2-31. FABRIC IDENTIFICATION. between natural fabric, polyester, and glass
Cotton Fabric meeting TSO-C15 or TSO-C14 fabric. Cotton and linen will burn to a dry ash,
can be identified by an off-white color and polyester filaments will melt to a liquid and
thread count of 80 to 94 for TSO-C14b and continue burning to a charred ash, and glass
80 to 84 for TSO-C15d in both directions. filaments, which do not support combustion,
will become incandescent over a flame.
a. Aircraft linen conforming to British
specification 7F1 may be identified by a 2-32. COATING IDENTIFICATION.
slightly darker shade than cotton fabric and ir- Nitrate or butyrate dope must be used to de-
regular thread spacing. The average thread velop tension on cotton, linen, and glass fab-
count will be about the same as Grade A fabric rics. When a small sample can be removed,
(TSO-C15d). The non-uniformity of the linen burn tests will distinguish nitrate dope-coated
thread size is also noticeable, with one thread fabric from butyrate dope-coated fabric by its
half the size of the adjacent thread. When immediate ignition and accelerated combus-
viewed under a magnifying glass, the ends of tion. Butyrate dope will burn at less than
the cotton and linen fiber nap may be seen on one-half the rate of nitrate dope. Coating types
the backside. The nap is also seen when the other than nitrate or butyrate dope may have
coating is removed from the front or outside been used as a finish over dope on cotton,
surface. A light-purple color showing on the linen, and glass fiber fabric coverings.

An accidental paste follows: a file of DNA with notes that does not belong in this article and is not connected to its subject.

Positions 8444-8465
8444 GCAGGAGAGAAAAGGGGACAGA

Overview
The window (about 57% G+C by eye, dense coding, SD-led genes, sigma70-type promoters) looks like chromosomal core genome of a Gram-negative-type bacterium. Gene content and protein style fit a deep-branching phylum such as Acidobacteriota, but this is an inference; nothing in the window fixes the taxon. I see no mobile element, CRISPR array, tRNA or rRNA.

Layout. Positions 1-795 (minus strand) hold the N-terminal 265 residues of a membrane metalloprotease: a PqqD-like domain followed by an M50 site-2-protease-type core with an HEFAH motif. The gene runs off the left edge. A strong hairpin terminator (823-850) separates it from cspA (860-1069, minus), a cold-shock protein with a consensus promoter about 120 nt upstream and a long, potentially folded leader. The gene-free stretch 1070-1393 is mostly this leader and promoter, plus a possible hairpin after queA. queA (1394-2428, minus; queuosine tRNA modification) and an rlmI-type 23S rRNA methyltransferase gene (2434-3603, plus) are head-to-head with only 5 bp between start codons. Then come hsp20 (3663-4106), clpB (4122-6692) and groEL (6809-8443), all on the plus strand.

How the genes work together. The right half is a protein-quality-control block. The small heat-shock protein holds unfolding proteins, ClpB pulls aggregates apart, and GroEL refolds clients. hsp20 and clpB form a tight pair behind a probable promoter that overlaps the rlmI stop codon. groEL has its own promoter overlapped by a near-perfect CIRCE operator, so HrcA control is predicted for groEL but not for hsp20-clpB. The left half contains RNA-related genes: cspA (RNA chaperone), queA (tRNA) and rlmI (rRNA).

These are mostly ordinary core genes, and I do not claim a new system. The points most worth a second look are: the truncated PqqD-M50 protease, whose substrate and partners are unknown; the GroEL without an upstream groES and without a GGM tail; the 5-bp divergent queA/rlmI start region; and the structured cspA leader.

Page 2-34 Par 2-30

9/8/98 AC 43.13-1B

a. If the fabric type is determined to be width, regardless of the fabric grade. Fabric
polyester, coating identification should start installed on aircraft with a wing loading of
by reviewing the aircraft records and inspect- 9 lb. per square foot and over, or a Vne of
ing the inside of the wings and the fuselage for 160 mph and over, will be considered unair-
the required fabric source identification stamps worthy when the breaking strength has deterio-
for covering materials authorized under the rated below 56 lb. per inch width.
STC. The manual, furnished by the holder of
the STC-approved fabric, should be reviewed c. Fabric installed on a glider or sail-
to determine whether the coatings are those plane with a wing loading of 8 lb. per square
specified by the STC. foot and less, and a Vne of 135 mph or less,
will be considered unairworthy when the fabric
b. Coating types, other than those breaking strength has deteriorated below 35 lb.
authorized by the original STC, may have been per inch width, regardless of the fabric grade.
used with prior FAA approval, and this would
be noted in the aircraft records. The presence 2-34. FABRIC TESTING. Mechanical de-
of dope on polyester can be detected by a sam- vices used to test fabric by pressing against or
ple burn test. piercing the finished fabric are not FAA ap-
proved and are used at the discretion of the
2-33. STRENGTH CRITERIA FOR mechanic to base an opinion on the general
AIRCRAFT FABRIC. Minimum perform- fabric condition. Punch test accuracy will de-
ance standards for new intermediate-grade fab- pend on the individual device calibration, total
ric are specified in TSO-C14b, which refer- coating thickness, brittleness, and types of
ences AMS 3804C. Minimum performance coatings and fabric. Mechanical devices are
standards for new Grade A fabric are specified not applicable to glass fiber fabric that will
in TSO-C15d, which references AMS 3806D. easily shear and indicate a very low reading
regardless of the true breaking strength. If the
a. The condition of the fabric covering fabric tests in the lower breaking strength